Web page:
It’s been two years since the discussion about a legal Bitcoin ETF (Exchange-Traded Fund) started and the U.S. Security and Exchange Commission rejected the request because of the difficulties that arise when trying to track and regulate the trading of cryptocurrencies. But said discussion has not stopped, as more and more proposals for cryptocurrency-based ETFs have reached the SEC, only for them to be rejected, just like the initial one by the Winklevoss twins, who received a patent for in in May 2018.
Even if the approval for the release of an ETF that encompasses digital assets is still in limbo, the bare mention of the event holds great power in moving the overall market, and here we’ll cover how that works.
What’s a Bitcoin ETF?
A regular ETF is an investment fund that holds a group of different assets and is traded in traditional stock markets. These allow investors to place their money on them and diversify and protect said investment, because if one of the contained assets experiences a sudden loss, the overall value of the ETF is compensated by the other ones.
Knowing this, the initial petition that was presented to the SEC defined a Bitcoin ETF as an investment fund that mirrors the price of the cryptocurrency and that can be traded in regular exchanges.
This would make it easier for traditional investors to enter the crypto market, as they would not need to meet all the security requirements that current cryptocurrency exchanges ask at the time of registration. Moreover, users that are not so keen on transferring their money through a foreign internet platform may find it safer to trust in a locally-traded ETF that behaves exactly like the cryptocurrency.
However, the SEC rejects the proposals under the argument that Bitcoin is too irregular and dependent on foreign trading platforms, that authorizing the trading of an ETF would contradict all the regulations that traditional ETFs need to fulfill before being traded.
Now you might understand how all the market seems on the edge of its seat whenever news portals comment on the SEC vs ETF, and earlier this week we saw a demonstration of how eager the community can be for news about this topic.
The climb of April 2nd
As anyone might has already noticed, the crypto market skyrocketed into it’s largest climb since April 2018, and many have attributed this huge rise in the market to a wave of reports that claimed the SEC had an emergency meeting around midnight on Monday and released a statement approving two applications for Bitcoin ETFs.
However, it was later made clear that this was nothing but an April Fool’s joke that spread across different portals (April Fool’s is celebrated in many countries around the world by playing practical jokes on people on April 1st). But some voices have already spoken against this belief.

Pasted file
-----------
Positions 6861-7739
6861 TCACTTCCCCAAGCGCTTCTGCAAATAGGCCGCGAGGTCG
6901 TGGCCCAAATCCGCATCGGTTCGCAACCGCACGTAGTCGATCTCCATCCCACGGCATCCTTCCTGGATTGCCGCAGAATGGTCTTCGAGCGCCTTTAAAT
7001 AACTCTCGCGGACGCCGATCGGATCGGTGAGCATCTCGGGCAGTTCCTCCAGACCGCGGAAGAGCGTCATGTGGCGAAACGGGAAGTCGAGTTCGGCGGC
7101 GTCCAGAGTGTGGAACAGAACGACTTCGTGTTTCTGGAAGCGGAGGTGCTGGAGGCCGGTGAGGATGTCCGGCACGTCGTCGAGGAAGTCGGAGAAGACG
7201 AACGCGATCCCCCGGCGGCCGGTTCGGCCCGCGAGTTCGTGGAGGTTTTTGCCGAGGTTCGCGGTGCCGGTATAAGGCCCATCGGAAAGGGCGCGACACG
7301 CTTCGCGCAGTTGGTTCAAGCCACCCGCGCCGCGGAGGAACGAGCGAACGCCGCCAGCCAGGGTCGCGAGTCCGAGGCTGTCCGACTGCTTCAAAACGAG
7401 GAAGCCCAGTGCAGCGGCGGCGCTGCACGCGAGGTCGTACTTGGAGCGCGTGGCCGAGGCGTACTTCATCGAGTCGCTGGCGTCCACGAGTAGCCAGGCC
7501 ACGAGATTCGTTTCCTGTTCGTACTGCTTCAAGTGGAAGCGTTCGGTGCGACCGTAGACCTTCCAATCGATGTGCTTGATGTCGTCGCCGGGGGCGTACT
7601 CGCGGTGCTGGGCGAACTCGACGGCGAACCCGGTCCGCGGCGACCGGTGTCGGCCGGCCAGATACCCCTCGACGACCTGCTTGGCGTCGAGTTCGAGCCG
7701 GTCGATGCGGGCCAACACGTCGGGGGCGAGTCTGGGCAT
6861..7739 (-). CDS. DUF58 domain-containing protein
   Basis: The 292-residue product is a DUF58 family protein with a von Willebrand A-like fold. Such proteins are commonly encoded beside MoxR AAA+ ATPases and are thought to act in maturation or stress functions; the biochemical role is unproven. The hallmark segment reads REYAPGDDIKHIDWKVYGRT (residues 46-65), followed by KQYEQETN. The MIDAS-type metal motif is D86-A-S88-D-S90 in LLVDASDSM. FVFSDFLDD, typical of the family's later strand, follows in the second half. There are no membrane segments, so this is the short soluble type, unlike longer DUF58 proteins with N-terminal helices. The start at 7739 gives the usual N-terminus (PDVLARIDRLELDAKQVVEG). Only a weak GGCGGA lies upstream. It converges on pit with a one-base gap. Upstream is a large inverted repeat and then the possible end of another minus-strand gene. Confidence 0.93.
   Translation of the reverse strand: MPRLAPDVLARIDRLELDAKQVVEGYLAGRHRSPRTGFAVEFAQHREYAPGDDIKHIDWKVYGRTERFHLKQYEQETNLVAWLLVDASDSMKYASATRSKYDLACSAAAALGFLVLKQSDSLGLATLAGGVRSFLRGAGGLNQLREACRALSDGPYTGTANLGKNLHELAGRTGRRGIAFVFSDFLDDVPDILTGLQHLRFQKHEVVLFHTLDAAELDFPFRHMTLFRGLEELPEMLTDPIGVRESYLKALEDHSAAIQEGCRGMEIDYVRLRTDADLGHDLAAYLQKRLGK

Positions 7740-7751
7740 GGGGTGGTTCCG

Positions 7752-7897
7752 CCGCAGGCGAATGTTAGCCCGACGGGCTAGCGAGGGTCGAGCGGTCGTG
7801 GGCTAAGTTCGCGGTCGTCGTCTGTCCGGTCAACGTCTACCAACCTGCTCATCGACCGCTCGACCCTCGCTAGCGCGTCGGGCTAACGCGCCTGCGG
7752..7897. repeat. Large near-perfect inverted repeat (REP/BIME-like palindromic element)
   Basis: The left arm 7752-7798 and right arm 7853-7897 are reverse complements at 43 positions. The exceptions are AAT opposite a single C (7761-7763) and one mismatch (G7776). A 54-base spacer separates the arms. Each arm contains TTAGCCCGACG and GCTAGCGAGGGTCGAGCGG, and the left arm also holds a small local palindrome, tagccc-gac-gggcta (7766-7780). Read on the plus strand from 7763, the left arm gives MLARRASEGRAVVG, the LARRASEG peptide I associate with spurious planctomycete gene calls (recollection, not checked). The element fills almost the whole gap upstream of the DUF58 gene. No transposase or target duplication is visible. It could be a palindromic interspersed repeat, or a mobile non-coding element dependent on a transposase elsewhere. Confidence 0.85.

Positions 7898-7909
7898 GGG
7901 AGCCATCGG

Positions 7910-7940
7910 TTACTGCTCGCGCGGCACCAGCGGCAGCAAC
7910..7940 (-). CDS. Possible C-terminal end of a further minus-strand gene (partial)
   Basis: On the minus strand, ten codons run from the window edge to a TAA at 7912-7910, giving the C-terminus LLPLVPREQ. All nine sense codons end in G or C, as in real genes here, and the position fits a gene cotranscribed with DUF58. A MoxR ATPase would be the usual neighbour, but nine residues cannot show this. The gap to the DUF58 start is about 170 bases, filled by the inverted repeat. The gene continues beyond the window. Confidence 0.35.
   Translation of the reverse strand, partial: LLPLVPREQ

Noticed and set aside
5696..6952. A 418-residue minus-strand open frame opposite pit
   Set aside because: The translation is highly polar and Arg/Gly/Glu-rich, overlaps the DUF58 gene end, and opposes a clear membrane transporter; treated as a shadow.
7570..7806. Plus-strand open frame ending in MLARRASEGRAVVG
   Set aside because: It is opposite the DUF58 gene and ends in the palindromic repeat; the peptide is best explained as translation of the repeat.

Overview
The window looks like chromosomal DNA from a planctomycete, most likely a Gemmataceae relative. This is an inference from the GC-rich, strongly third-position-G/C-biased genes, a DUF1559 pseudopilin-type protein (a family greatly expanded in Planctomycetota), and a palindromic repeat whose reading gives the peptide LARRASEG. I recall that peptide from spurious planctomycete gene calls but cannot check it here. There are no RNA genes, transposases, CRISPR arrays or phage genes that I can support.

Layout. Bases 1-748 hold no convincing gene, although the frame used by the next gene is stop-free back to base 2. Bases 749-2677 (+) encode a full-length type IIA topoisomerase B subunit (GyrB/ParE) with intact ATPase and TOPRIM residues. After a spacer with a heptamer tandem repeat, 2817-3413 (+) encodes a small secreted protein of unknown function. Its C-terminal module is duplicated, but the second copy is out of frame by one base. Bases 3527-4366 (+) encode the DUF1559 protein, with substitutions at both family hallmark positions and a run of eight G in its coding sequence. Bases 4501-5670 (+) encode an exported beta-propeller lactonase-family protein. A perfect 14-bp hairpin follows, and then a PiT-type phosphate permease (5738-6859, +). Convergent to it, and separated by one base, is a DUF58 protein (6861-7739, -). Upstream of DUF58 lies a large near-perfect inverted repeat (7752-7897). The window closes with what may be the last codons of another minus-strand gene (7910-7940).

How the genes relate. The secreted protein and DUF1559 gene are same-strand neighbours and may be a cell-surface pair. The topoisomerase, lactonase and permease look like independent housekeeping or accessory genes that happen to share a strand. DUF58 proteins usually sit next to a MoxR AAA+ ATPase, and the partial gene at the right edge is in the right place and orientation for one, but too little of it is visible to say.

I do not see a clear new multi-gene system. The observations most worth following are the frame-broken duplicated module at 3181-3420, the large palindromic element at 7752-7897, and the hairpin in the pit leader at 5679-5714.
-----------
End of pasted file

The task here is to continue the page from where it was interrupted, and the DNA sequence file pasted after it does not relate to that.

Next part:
There are reports of a “mystery purchase” of synchronized orders across three exchanges (Coinbase, Kraken and Bitstamp) summing up a total of 20,000 BTC, which is worth about $100 million. The magnitude of the purchase might just be enough to pump the market up, but other analysts have different explanations for it.
A tested hypothesis
Back in February 20th, Alex Krüger, renown economist and trader, made a brief analysis on Twitter about certain reasons on why Bitcoin might experience a pump without any apparent explanation, based on market dynamics.
He explained that markets can experience a reverse in three ways: Following capitulation, following a strong positive break, or simply slowly rolling over. He then goes to show that Bitcoin has experienced all of these three aspects in the recent months and takes it as a premonition of how it is able to “fill the gap” any time, without the need of any catalysts.
1/ Bitcoin market update (is the bottom in?)— Alex Krüger (@krugermacro) February 20, 2019
Markets reverse in three ways:
- following capitulation
- following a strong trend-setting upwards break
- by slowly rolling over.
Capitulation makes buying into a reversal "easy". A rolling-over reversal is the toughest to trade.
2/ The $BTC chart has all the components of a bottom.— Alex Krüger (@krugermacro) February 20, 2019
- Capitulation (Nov-Dec)
- Bounced off long term trend measure, twice, on Dec & Feb (200 WMA)
- Broke out from Higher Low in high volume (Now)
A flush down on the last push lower would have increased bottom odds. pic.twitter.com/DIv5gX36wW
Do you think the market itself is responsible for the big climb? Did the mysterious, massive order or an April Fool’s joke have a say in this week’s behavior? So far, it seems like this climb is steady, and the rest of the market seems to follow, so we might be looking at good times ahead.